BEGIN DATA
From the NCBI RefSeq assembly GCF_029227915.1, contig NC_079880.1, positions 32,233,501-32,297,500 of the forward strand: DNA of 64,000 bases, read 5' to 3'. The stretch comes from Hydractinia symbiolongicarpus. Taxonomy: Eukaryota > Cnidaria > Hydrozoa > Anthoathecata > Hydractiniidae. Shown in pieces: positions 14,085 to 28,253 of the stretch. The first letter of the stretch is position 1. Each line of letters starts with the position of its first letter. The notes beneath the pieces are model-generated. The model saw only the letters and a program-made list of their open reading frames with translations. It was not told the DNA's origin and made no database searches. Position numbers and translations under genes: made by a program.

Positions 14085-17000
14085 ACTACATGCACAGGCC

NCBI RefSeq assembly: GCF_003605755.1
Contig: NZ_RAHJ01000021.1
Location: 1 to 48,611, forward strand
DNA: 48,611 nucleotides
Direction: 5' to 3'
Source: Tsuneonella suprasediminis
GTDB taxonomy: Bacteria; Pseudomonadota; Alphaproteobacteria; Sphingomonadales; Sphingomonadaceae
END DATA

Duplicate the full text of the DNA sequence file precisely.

From the NCBI RefSeq assembly GCF_029227915.1, contig NC_079880.1, positions 32,233,501-32,297,500 of the forward strand: DNA of 64,000 bases, read 5' to 3'. The stretch comes from Hydractinia symbiolongicarpus. Taxonomy: Eukaryota > Cnidaria > Hydrozoa > Anthoathecata > Hydractiniidae. Shown in pieces: positions 14,085 to 28,253 of the stretch. The first letter of the stretch is position 1. Each line of letters starts with the position of its first letter. The notes beneath the pieces are model-generated. The model saw only the letters and a program-made list of their open reading frames with translations. It was not told the DNA's origin and made no database searches. Position numbers and translations under genes: made by a program.

Positions 14085-17000
14085 ACTACATGCACAGGCC

NCBI RefSeq assembly: GCF_003605755.1
Contig: NZ_RAHJ01000021.1
Location: 1 to 48,611, forward strand
DNA: 48,611 nucleotides
Direction: 5' to 3'
Source: Tsuneonella suprasediminis
GTDB taxonomy: Bacteria; Pseudomonadota; Alphaproteobacteria; Sphingomonadales; Sphingomonadaceae